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River Swimming: What’s Going On Here?

Conn Dock.jpgThe entire river swimming imbroglio remains opaque. After close to 40 years of incident-free swimming at the sophomore dock, the College announced last spring that swimming there was no longer allowed, due to the risks posed by murky water, floating debris and unpredictable currents (the river flows at changing speeds because of the varying amounts of water drawn by the Wilder hydroelectric dam a few miles downstream). No explanation was ever provided by the Dean of the College’s office as to why these factors — which had been present for decades — all of a sudden posed an unacceptable danger to Dartmouth students.

Now comes the College with a new project that will once again allow swimming. According to The D’s story, the only safety-related changes to the previous facility will be the addition of an extra lifeguard and the presence of a sensor for bacteria (which has never once been cited as a problem in the recent discussions about swimming in the Connecticut). If that is the end result of the entire affair, one really has to wonder what the College was thinking here, or if anyone in the Dean’s office was thinking clearly at all?

Beyond these de minimis (that’s Latin for “face-saving”) safety changes, the bulk of the $200,000 cost of the new project seems destined to be spent on an elaborate handicap-access ramp from the Ledyard parking lot down to the new dock. As anyone familiar with the steep river bank at the site can attest, construction of the ramp shown in the above drawing will entail considerable earth moving and landscape work. What a sad end to a silly and wasteful controversy.

Note: The Town of Hanover has informed Dartblog that the College has applied for a Wetlands/Waterbody Special Exception for the new swim dock. A hearing on the new dock/location is tentatively set for March 24th at 7pm. A decision on that application could be made in early April, though these matters can drag on for a while. After that, the College must file for a building permit and line up contractors to do the work. All in all, I would not place any money on the new facility opening during the summer of 2011.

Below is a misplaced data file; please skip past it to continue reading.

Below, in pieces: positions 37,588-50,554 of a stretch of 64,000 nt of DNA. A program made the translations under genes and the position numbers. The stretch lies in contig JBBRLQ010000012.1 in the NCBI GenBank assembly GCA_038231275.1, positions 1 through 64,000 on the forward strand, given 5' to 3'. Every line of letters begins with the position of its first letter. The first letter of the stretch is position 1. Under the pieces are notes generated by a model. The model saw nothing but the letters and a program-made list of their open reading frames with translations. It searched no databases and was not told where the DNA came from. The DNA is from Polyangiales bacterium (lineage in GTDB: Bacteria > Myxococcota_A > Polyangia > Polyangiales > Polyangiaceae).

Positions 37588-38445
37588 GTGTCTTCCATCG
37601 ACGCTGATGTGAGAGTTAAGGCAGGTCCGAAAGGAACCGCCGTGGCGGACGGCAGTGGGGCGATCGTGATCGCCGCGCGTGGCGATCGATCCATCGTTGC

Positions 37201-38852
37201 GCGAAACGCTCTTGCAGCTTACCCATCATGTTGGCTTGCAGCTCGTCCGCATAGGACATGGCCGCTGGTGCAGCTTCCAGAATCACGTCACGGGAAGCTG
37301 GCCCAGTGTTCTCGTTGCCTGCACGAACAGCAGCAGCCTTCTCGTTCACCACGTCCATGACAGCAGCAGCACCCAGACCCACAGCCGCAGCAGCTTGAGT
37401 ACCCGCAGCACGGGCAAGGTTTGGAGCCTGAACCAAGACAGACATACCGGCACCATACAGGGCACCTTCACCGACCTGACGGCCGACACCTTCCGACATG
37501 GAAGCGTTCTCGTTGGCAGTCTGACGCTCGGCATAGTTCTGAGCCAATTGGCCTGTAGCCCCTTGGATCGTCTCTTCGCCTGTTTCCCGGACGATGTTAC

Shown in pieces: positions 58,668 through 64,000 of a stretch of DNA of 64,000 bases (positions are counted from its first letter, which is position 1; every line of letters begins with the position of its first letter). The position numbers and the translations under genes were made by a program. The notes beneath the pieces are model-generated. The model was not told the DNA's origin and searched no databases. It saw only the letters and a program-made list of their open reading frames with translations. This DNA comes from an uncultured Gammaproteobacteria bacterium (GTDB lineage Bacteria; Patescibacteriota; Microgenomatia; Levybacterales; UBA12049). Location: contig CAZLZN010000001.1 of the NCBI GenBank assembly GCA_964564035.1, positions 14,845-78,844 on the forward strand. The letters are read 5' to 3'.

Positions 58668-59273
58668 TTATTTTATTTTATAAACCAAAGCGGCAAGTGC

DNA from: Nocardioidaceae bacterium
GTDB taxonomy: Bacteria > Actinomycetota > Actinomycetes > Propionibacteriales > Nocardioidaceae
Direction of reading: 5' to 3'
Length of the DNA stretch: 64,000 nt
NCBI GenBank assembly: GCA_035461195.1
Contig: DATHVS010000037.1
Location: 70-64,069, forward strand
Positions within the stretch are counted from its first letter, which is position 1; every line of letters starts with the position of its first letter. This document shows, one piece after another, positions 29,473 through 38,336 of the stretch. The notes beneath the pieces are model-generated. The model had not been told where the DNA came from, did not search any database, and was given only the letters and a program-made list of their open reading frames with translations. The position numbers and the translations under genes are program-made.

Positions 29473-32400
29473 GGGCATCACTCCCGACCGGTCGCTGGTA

Addendum: In a recent issue of the Review, acting Dean of the College Sylvia Spears was quoted as follows:

Spears also frankly discussed instances in which her communication with students broke down. She was willing to admit that the closing of the Connecticut River docks could have been better handled.

“Regretfully…information comes to us in a time that’s not convenient …and we’re in a position where we have to make a decision,” she said, referring to the abruptness of the announcement of the River’s closing. She expressed hope that some “good news” could be announced for the 13’s prior to their own sophomore summer, but unfortunately left it at that. [Emphasis added]

What the heck did she mean? What information? In short, if there is a solid, defensible reason for closing the sophomore dock after 40 years, there is no need for Dean Spears to be so coy.

Note: Word has come to us that the College Counsel, Bob Donin, opined a while back that the sophomore docks should be closed, undoubtedly due to liability issues. Lest you think that this is the end of the story, any experienced manager knows that a lawyer’s opinions are always skewed towards caution. An executive is free to disregard counsel’s advice when it conflicts with an institution’s other interests. For example, Donin would undoubtedly be able to describe chapter and verse the liability risk to Dartmouth of having a football program or of allowing female undergraduates to be alone in the offices of male professors. The list of such real risks is as long as the list of litigators in Martindale-Hubbell. However, a president can pick and choose which risks to assume. In this instance, President Kim and Dean Spears clearly made the wrong choice — which they tacitly admit now by allowing the above-described project to go forward.

At least they didn’t blame the whole thing on the College’s insurance carrier.

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